Under a darkening sky, there was still enough light to see the whites of Ian Poulter's bulging eyes and his golf ball disappear into the cup for a fifth straight birdie — and another crucial point Saturday. There was no mistaking the smile of captain Jose Maria Olazabal, who waited from sunrise to sunset at Medinah for hope that this cup was still within reach.
Right when it looked like the Americans were a lock to win it back, Poulter came through with a performance so remarkable that it was the only match Europe won when it trailed on the back nine. Right before him, Luke Donald matched a clutch shot by Tiger Woods with one that was even better and it kept Woods winless for the first time going into Sunday singles.
Those two matches gave Europe a load of momentum going into the final day, even if all it really changed was the size of the deficit.
The Americans still had a big lead, 10-6. Europe at least had hope.
The endless chants of "USA! USA!" gave way at the end to snappy serenades of "Ole, Ole, Ole" as both sides trudged to their team rooms in darkness, the Europeans in their berry-colored sweaters walking a little taller.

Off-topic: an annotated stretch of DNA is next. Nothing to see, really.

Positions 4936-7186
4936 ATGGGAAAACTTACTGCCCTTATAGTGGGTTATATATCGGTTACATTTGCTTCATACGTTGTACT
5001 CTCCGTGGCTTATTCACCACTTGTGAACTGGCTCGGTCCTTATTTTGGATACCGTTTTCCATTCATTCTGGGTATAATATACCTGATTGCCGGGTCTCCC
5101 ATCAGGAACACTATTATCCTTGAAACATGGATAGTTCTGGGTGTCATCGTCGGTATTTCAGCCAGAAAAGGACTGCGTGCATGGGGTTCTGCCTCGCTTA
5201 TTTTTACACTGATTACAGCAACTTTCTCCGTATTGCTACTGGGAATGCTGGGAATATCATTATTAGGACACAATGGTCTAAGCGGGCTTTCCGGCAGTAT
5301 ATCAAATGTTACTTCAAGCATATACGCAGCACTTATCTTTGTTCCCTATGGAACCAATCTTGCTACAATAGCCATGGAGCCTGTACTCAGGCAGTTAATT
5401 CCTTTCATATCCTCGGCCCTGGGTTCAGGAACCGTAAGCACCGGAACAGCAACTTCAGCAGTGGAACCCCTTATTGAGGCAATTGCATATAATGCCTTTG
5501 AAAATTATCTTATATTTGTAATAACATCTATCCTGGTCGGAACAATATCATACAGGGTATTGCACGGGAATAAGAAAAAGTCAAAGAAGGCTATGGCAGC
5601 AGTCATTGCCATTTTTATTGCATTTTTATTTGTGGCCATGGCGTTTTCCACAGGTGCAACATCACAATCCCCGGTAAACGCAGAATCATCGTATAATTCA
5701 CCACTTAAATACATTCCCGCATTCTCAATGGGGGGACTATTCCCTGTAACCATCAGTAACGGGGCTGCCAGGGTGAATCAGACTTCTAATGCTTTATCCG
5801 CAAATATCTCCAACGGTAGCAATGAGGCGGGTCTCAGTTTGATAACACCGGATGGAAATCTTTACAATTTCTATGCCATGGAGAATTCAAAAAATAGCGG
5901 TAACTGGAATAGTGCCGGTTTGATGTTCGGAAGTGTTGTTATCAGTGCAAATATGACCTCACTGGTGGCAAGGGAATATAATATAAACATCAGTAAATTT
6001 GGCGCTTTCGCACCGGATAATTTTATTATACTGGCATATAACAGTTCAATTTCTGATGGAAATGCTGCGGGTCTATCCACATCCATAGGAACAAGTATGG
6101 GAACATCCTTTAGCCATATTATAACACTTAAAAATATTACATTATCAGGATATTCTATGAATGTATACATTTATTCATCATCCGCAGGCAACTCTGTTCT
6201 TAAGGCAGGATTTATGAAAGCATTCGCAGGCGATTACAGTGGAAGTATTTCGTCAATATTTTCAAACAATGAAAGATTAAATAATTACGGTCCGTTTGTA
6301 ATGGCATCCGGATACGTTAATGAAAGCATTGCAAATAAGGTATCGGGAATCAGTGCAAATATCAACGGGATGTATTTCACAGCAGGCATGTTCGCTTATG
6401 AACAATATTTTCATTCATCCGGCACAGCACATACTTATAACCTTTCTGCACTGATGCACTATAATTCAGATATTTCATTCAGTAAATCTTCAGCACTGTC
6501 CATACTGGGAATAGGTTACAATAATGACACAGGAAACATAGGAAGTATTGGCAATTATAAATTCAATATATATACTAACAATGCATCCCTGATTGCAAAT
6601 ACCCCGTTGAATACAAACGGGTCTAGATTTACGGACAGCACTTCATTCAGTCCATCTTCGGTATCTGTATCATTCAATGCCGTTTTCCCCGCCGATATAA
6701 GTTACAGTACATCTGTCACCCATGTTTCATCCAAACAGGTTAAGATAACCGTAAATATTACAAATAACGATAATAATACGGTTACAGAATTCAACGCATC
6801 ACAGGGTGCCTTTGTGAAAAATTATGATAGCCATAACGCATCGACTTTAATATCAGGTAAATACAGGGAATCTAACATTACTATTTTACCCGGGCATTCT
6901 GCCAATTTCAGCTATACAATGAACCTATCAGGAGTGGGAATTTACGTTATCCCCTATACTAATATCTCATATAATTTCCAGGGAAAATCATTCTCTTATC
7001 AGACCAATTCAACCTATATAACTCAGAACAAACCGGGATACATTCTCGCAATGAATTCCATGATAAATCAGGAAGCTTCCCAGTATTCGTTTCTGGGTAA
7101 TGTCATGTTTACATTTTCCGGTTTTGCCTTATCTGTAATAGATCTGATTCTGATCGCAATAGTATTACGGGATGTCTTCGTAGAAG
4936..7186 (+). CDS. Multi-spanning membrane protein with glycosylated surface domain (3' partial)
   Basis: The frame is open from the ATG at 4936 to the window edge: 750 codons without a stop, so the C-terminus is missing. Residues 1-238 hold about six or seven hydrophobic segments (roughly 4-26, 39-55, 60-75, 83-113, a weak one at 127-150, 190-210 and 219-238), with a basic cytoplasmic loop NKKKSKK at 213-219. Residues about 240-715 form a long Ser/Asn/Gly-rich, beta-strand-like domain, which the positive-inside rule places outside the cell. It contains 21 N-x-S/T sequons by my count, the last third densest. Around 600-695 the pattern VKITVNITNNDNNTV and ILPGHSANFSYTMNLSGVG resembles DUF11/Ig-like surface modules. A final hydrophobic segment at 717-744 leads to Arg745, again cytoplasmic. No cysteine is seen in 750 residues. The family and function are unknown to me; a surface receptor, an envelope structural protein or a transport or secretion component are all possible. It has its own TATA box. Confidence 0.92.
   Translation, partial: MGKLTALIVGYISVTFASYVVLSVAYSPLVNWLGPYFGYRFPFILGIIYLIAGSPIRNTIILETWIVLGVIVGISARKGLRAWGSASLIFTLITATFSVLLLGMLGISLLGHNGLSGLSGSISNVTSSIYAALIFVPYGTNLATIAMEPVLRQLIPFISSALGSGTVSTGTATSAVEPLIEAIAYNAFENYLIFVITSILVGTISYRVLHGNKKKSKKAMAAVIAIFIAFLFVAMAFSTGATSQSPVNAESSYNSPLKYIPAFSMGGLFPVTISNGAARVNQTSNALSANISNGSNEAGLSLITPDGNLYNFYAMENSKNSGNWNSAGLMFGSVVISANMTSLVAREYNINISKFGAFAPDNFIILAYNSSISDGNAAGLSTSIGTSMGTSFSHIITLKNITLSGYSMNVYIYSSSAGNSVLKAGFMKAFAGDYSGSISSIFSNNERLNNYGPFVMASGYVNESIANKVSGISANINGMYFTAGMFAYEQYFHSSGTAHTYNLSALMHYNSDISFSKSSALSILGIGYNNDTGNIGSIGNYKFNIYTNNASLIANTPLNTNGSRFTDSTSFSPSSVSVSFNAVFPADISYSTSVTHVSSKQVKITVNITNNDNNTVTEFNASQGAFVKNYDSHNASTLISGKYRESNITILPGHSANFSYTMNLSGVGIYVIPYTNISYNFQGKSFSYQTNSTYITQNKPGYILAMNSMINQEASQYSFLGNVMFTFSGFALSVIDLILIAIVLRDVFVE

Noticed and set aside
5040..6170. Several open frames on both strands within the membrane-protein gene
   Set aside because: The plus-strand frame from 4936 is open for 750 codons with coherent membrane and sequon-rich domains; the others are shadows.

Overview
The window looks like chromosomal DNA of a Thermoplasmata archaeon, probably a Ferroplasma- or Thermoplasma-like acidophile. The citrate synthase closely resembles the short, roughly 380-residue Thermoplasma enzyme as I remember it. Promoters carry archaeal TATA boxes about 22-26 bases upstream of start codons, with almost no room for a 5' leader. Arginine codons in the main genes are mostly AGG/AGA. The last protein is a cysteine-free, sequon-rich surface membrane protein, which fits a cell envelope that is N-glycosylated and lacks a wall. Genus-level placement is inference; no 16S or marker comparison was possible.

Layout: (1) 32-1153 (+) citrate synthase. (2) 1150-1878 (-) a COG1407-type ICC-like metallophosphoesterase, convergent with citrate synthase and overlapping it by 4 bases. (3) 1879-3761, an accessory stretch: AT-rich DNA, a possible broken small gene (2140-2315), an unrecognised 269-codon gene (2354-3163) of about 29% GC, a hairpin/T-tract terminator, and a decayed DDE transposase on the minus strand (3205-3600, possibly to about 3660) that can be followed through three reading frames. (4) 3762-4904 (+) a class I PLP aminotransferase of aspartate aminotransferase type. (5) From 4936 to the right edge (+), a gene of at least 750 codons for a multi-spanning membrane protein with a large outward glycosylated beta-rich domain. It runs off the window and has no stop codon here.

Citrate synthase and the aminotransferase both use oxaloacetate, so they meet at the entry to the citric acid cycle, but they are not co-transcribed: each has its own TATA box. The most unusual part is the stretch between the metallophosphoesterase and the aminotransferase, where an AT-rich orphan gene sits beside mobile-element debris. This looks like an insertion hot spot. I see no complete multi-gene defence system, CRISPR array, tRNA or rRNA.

"We're excited about our position," U.S. captain Davis Love III said. "But we know it's not over yet."
That's what Ben Crenshaw said in 1999 at Brookline when the Americans trailed by the same score, and then delivered the greatest comeback in Ryder Cup history. That's what Europe faces now.
The message Olazabal had for his team Saturday night was simple.
"Let's go out there and play your socks off."
Olazabal remembers that American comeback as well as anyone. He was warming up on the range when the Americans sent their best players out early and won the first six matches. He was in the decisive match against Justin Leonard, who holed a 45-foot putt on the 17th hole. And he was in the team room in tears with the rest of the Europeans.
Is the Spaniard a big believer in fate?
"I believe momentum will come our way," Olazabal said. "Why not tomorrow?"
Olazabal borrowed a page from that '99 Ryder Cup by loading the top of his singles lineup with his best players. Luke Donald leads off against Bubba Watson, followed by Poulter against Webb Simpson, Rory McIlroy against Keegan Bradley and Justin Rose against Phil Mickelson.